A standard stock footage license agreement is an important legal document to incorporate when granting permission to others to use your video footage or film clips. The word “standard” is a bit misleading. For example, if National Geographic wishes to license video footage from Andrew Walker, the “standard” footage license agreement that National Geographic will send will look a lot different than the “standard” footage license agreement that Andrew Walker should provide. Therefore if you are licensing video footage, you should always provide your own footage license agreement to complete the transaction.
PLEASE NOTE: If you are licensing video footage to a third party a custom stock footage license can be generated automatically inside Nimia’s Platform using the “Direct Sale” feature. You choose the price and you select the specific license terms from a drop down menu that you want to grant the buyer, including, project type, distribution territory, term length, etc. They can then review and purchase the stock footage. Best part of the Direct Sale feature is you get 90% for the sale. Nimia gets the other 10% for legal monitoring of usage, legal indemnification for buyer, and credit card transaction.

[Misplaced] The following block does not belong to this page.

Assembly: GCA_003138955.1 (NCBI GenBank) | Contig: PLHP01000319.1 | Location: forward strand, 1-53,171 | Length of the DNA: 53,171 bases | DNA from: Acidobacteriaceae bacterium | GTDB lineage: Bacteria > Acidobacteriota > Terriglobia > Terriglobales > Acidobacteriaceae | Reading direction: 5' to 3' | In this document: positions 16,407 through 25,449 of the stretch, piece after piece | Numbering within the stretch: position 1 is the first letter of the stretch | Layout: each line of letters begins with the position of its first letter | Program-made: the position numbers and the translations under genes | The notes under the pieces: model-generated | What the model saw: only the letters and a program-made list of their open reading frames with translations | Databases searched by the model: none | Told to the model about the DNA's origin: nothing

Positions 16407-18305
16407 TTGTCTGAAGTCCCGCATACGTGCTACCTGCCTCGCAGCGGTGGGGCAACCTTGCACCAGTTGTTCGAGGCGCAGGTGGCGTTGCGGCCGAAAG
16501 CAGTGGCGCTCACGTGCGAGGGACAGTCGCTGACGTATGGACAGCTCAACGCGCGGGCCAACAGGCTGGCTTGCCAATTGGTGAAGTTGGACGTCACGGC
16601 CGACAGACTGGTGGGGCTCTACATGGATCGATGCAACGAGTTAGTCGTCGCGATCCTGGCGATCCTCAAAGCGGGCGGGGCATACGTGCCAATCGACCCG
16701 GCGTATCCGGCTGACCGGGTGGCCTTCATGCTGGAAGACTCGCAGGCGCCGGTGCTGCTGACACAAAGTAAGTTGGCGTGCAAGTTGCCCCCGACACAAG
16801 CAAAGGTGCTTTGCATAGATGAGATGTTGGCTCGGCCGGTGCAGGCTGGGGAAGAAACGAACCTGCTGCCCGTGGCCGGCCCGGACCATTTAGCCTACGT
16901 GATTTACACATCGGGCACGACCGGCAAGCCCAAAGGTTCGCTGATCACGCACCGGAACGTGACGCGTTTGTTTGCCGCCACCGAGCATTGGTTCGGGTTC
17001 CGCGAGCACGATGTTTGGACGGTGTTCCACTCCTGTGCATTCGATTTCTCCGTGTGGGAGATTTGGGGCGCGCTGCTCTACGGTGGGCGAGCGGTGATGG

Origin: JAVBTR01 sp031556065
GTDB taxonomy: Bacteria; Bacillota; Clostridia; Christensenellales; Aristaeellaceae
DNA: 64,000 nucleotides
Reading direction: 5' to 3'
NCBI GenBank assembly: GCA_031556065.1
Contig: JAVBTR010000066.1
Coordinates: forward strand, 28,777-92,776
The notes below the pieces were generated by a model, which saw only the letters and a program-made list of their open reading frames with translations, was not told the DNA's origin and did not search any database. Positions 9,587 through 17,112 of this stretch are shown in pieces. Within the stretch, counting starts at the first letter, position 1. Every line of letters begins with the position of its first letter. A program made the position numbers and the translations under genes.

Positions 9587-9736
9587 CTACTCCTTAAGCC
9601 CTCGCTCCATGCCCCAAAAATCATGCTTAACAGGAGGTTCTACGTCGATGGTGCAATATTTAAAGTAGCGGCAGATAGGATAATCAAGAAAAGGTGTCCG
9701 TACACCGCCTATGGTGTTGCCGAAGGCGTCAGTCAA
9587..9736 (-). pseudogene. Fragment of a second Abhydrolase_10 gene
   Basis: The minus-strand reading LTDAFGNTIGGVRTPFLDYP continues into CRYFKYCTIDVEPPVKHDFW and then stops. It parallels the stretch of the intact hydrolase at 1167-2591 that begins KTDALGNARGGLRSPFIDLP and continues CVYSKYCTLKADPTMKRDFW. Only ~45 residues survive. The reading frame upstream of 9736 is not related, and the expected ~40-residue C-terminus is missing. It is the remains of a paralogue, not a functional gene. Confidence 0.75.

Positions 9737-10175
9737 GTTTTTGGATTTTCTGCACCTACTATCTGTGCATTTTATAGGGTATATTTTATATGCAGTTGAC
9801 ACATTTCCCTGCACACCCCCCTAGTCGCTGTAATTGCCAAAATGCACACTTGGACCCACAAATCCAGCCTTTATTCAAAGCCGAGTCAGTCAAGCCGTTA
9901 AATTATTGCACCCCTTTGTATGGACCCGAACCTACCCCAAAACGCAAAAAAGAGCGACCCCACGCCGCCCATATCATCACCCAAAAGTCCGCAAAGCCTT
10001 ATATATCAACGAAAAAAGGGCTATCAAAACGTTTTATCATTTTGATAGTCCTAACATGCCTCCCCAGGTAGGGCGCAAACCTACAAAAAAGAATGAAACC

If it’s not possible to get the footage uploaded to Nimia to use the Direct Sale feature, the you need a standard stock footage license agreement. This is a standard stock footage license agreement on a per clip basis that I created for Johnny Friday to use in circumstances when he is unable to upload to Nimia. Johnny Friday is an underwater cinematographer that works with Nat Geo, Discovery Channel, and others. The buyer can select specific add-on license terms to support his project scope. This helps clarify to the buyer what rights he’s obtaining and helps increase the final price you receive for your stock footage. Agreeing to the terms of the video license in a standard stock footage license agreement is necessary prior to delivering the content. The written contract will help you get paid properly and allow you to flex legal muscle if things go awry.
The above stock footage license agreement is different than a license agreement on a per second basis. If you are interested in a per second stock footage license agreement, email [email protected].
If you’d like to talk to an attorney about video rights and ownership, stock footage licensing or other legal issues surrounding video production, contact [email protected] and we can set up a short phone call.
By accessing and reading this blog, you acknowledge and understand that no attorney-client relationship has been formed and you further acknowledge and understand that this blog is not intended to constitute legal advice. Legal advice and counsel requires a fact-specific analysis of your particular issues, and you should thus obtain legal advice directly and individually from an attorney licensed to practice in your jurisdiction, if appropriate.